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Support for Giorgia Meloni’s national conservative Brothers of Italy continues to rise, polls show

editor: REMIX NEWS
author: Remix News Staff
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A new poll has revealed that support for the national conservative Brothers of Italy party (FdL), which is led by Giorgia Meloni, continues to rise.

The Brothers of Italy (FdI), which at the moment is in opposition to the so-called ‘technocratic government’ of Italian prime minister Mario Draghi, now finds itself less than a percentage point behind the leftist-establishment Democratic Party (PD), and is now the third most popular party in the country.

The poll, carried out by Youtrend Supermedia and Agi, places Brothers of Italy party (FdI) at 17.9 percent, nipping at the heels of the Democratic Party (PD), which scored 18.8 percent. Senator Matteo Salvini’s right-wing populist League party continues to occupy the number one position, with 22.2 percent, Italian newspaper Il Giornale reports.

The formerly anti-establishment, left-wing populist Five Star Movement (M5S), which garnered the most votes in Italy’s 2018 national elections, saw its support fall to 16.9 percent.

Just under half of the Italian electorate (49 percent) continues to support the country’s center-right coalition parties – the League, Brothers of Italy, and former Prime Minister Silvio Berlusconi’s Forza Italia.

Overall, the level of support for the parties which make-up the majority of Draghi’s technocratic government fell by 2.1 percent.

The meteoric rise of Meloni’s Brothers of Italy comes just two years after the party garnered a mere 4.4 percent in Italy’s 2018 national election.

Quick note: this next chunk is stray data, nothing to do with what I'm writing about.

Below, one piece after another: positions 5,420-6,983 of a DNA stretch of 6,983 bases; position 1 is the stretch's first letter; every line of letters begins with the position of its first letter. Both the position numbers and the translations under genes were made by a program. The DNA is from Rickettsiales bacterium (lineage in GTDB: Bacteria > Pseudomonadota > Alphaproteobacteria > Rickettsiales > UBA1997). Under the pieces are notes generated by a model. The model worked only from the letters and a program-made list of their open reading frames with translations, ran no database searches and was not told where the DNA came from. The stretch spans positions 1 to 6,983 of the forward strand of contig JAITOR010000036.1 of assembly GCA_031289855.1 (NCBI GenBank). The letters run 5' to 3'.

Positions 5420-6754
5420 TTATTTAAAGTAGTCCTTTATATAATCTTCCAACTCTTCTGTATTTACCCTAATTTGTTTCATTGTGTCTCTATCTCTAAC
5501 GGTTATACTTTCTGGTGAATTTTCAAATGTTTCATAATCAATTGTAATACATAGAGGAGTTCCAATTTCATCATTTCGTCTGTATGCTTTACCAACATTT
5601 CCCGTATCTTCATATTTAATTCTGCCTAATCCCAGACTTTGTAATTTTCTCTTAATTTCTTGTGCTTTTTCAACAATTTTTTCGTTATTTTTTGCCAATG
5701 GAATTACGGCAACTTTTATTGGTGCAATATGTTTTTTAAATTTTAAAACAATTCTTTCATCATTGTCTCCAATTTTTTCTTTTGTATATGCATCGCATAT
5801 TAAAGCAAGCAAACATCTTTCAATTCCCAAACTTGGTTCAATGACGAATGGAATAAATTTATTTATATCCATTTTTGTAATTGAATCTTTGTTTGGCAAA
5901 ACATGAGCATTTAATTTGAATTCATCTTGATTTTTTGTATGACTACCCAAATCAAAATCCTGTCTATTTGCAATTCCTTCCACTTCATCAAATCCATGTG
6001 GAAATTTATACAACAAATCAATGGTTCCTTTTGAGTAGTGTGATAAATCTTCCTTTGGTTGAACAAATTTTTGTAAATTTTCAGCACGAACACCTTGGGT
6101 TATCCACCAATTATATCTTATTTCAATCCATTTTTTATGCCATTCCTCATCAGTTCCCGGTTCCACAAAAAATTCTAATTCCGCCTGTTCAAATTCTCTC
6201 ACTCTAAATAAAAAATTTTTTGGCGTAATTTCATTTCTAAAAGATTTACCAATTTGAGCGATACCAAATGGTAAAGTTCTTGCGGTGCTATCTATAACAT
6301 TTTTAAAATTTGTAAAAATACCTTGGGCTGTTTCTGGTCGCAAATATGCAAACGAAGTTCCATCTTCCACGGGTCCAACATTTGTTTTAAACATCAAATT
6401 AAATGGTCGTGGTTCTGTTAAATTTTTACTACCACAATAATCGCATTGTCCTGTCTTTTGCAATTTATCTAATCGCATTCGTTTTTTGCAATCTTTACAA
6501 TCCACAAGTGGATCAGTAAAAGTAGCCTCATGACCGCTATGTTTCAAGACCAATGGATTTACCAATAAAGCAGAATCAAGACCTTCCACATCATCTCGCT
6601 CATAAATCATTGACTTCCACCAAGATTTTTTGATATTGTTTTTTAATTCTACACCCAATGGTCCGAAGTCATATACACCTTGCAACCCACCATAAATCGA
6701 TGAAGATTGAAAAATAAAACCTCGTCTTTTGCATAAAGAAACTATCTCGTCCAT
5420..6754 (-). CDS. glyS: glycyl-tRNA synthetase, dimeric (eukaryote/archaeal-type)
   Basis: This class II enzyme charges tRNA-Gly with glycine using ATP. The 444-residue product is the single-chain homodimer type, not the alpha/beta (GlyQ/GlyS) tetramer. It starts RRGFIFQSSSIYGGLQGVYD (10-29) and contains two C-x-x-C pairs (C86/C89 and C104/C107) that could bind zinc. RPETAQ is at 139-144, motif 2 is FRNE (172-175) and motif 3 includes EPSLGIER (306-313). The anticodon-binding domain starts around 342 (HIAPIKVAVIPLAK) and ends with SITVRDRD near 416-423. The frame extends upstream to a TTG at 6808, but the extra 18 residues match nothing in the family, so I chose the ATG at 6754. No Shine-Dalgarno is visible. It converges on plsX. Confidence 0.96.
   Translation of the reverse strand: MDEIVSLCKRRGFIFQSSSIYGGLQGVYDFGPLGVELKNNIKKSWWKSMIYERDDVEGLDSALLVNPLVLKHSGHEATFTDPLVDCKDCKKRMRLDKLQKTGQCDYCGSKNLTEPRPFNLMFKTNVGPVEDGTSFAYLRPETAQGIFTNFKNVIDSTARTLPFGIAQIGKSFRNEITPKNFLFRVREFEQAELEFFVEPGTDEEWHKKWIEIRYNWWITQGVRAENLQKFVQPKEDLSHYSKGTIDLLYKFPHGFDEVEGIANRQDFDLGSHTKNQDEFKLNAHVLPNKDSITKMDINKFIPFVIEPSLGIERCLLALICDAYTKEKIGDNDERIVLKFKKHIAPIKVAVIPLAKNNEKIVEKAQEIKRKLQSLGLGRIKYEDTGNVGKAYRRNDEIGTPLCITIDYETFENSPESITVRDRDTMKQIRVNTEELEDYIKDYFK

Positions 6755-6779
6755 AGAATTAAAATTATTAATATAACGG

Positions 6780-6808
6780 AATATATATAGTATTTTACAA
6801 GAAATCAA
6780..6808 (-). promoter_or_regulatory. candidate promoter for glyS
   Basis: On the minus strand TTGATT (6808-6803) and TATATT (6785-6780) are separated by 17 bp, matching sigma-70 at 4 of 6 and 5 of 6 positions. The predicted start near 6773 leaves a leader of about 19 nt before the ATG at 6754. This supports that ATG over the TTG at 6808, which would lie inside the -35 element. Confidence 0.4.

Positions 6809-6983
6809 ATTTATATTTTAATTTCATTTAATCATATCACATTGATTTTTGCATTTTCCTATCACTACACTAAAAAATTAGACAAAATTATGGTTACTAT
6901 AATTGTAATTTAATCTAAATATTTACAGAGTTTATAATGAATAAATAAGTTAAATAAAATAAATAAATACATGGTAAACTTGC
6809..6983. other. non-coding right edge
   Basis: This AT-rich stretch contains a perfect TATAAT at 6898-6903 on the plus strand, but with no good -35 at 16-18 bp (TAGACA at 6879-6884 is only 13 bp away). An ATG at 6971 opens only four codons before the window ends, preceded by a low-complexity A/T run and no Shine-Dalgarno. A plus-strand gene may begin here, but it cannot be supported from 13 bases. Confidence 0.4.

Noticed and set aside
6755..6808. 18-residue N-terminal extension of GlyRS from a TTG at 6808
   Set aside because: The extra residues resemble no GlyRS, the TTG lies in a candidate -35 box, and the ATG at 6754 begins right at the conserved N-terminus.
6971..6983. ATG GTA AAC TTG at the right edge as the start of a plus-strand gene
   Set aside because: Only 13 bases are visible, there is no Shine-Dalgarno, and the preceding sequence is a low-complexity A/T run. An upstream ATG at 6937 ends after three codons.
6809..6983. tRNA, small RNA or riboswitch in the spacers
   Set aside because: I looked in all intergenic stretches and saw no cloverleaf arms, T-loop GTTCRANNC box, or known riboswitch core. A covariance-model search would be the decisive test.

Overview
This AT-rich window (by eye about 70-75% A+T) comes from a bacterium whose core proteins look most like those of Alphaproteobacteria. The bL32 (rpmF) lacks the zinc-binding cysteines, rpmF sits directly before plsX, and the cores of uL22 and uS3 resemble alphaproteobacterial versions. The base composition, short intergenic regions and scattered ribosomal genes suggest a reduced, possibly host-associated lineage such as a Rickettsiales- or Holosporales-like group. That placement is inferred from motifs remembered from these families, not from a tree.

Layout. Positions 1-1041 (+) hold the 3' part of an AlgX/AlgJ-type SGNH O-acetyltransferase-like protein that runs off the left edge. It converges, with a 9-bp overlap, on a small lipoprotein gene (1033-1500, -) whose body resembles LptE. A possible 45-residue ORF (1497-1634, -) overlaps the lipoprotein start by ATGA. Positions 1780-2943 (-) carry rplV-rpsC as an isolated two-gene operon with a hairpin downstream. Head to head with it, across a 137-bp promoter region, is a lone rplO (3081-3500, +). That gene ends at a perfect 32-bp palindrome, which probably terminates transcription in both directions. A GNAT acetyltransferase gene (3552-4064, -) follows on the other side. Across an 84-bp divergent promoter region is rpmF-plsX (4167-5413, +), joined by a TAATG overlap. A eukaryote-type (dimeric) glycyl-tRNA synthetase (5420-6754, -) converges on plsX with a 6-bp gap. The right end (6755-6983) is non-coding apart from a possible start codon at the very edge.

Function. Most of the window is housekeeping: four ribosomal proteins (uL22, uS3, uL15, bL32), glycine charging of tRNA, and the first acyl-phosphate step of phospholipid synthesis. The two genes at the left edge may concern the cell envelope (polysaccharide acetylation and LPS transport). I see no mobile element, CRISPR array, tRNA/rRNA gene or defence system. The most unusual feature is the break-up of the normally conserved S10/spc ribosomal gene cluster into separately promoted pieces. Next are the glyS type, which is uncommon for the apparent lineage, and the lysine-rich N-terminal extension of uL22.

The latest figures come roughly a month after Meloni surpassed Senator Salvini as Italy’s most popular party leader. In March, a poll carried out by the Ixé Institute revealed that Meloni, who made the decision to remain in opposition to the government led by former European Central Bank chief Mario Draghi, won 35 percent of the preferences of those surveyed. Salvini of the League party, dropped to second place with 30 percent.

Meloni’s rise in popularity is likely connected to her fiery criticism of the Draghi government. Last month, the FdI leader lambasted the prime minister for defending the migrant amnesty policy adopted by Italy’s previous leftist ruling coalition, saying that the new government has defended a “sensational failure which has served absolutely no purpose and has not solved the problem of finding labor in agriculture.”

“Brothers of Italy denounced him from the beginning and will continue to ask for this useless and ideological measure to be cancelled,” Meloni wrote in a post.

Weeks ago, Meloni urged Italy’s Health Minister Roberto Speranza to resign from his post and backed a vote of no-confidence against him, referring to him as “incompetent and inadequate” in his handling of the COVID-19 pandemic.

Meloni, who was elected president of the European Conservatives and Reformists (ECR) parliamentary grouping last September, denounced the far-left attacks against Spanish populists earlier this month, which saw extremists hurl rocks and other objects at Vox leader Santiago Abascal and his supporters. The FdI leader also called out leftist around the world for serving as the “white guards” of an anti-European system.

“The left is dramatically the same all over the world. You only have the right to speak if you think, say and support what they want,” Meloni said.

“The left, the white guard of the system, is well aware that our commitment and the battles we carry out are the greatest danger to their project. Those who defend identity, traditions, family, and homeland are an enemy to be slaughtered, at all costs.”